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Monday, November 28, 2022

300 dead in Nigeria’s worst flooding in decades

Across Nigeria, Africa’s most-populous country, devastating floods continue to ravage farmlands, destroy crops and force tens of thousands of people to abandon their homes.

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At least 300 people have been killed in the floods. It is believed that some 100 000 people have been displaced and are living in temporary shelters, according to local media reports.

The flooding has affected an estimated half a million people and destroyed infrastructure and farmland in 27 of Nigeria’s 36 states and the capital city.

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In the farming town of Tiga, 70km outside Kano in the north of the country, people had been particularly hard hit, a Reuters report revealed.

‘This field has become completely barren. After the flood subsided, the rice was killed. Then another disaster occurred. The bridge was washed away by the rain, which deposited sand and broken bitumen, covering the entire field. Now we don’t even have a field to plant crops in,’ said Tiga rice farmer, Adamu Garba.

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Cholera Outbreak

Authorities in Nigeria’s northeastern state of Gombe on Thursday declared an outbreak of cholera after recording at least 10 deaths arising from the disease.

A total of 236 cases of cholera were recorded as of Tuesday, Habu Dahiru, the commissioner for health in Gombe, told reporters in Gombe city, the state’s capital, while declaring an outbreak of the disease in at least eight wards of the Balanga local government area.

Grain distribution

The Nigerian government said on Tuesday that it had concluded arrangements to distribute at least 12 000 tonnes of assorted grains to vulnerable citizens to cushion the effects of rising food prices, according to reports.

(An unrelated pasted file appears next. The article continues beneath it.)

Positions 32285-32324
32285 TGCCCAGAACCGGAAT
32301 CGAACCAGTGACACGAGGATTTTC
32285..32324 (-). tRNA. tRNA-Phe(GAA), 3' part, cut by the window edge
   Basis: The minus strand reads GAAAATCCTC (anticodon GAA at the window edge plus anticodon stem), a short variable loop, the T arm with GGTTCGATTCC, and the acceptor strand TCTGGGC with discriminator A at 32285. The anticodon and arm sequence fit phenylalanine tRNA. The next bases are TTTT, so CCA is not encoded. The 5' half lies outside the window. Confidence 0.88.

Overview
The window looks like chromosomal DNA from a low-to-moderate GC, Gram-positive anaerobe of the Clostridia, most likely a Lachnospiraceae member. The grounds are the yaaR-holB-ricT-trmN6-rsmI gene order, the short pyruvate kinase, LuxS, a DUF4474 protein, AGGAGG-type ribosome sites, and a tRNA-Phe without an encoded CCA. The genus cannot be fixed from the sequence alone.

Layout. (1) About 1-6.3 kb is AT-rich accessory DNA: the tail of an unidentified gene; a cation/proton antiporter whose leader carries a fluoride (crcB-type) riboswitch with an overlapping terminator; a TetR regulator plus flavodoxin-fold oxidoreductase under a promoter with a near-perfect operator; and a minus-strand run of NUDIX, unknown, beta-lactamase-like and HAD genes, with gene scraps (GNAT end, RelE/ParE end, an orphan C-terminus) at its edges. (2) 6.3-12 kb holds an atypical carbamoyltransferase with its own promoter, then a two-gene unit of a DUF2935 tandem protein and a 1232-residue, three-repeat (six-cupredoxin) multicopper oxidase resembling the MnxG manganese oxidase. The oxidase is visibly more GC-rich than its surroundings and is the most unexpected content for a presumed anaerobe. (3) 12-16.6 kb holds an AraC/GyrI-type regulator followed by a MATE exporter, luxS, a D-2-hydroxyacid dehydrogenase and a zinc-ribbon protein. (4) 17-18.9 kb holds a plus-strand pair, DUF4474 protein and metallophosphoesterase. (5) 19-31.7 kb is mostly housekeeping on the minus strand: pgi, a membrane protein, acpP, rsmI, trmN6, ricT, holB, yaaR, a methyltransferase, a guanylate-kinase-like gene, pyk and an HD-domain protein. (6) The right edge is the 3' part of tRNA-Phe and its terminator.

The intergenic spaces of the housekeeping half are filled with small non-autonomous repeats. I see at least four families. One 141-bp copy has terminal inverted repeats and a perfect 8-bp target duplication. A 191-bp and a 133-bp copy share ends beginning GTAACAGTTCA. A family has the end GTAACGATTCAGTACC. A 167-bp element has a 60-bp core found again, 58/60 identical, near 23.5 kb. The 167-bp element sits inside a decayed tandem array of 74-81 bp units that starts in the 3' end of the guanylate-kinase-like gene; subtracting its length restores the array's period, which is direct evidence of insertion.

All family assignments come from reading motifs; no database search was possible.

The sharing of assorted food items from the National Strategic Grains Reserves was approved by President Muhammadu Buhari, said Mustapha Habib Ahmed, the director-general of the National Emergency Management Agency.

The 12 000 tonnes of assorted grains included 151.6 tonnes of maize, 100 tonnes of sorghum and 62.5 tonnes of millet, the official said.

Nigeria’s inflation rate reached a 17-year high, standing at 20.52 percent in August.

Climate Change and flooding

Nigeria’s climate has been changing, evident in: increases in temperature; variable rainfall; rise in sea level and flooding; drought and desertification; land degradation; more frequent extreme weather events; affected fresh water resources and loss of biodiversity, says the UN Office for Disaster Risk Reduction.

The durations and intensities of rainfall have increased, producing large run-offs and flooding in many places in Nigeria.

Rainfall variation is projected to continue to increase. Precipitation in southern areas is expected to rise and rising sea levels are expected to exacerbate flooding and submersion of coastal lands

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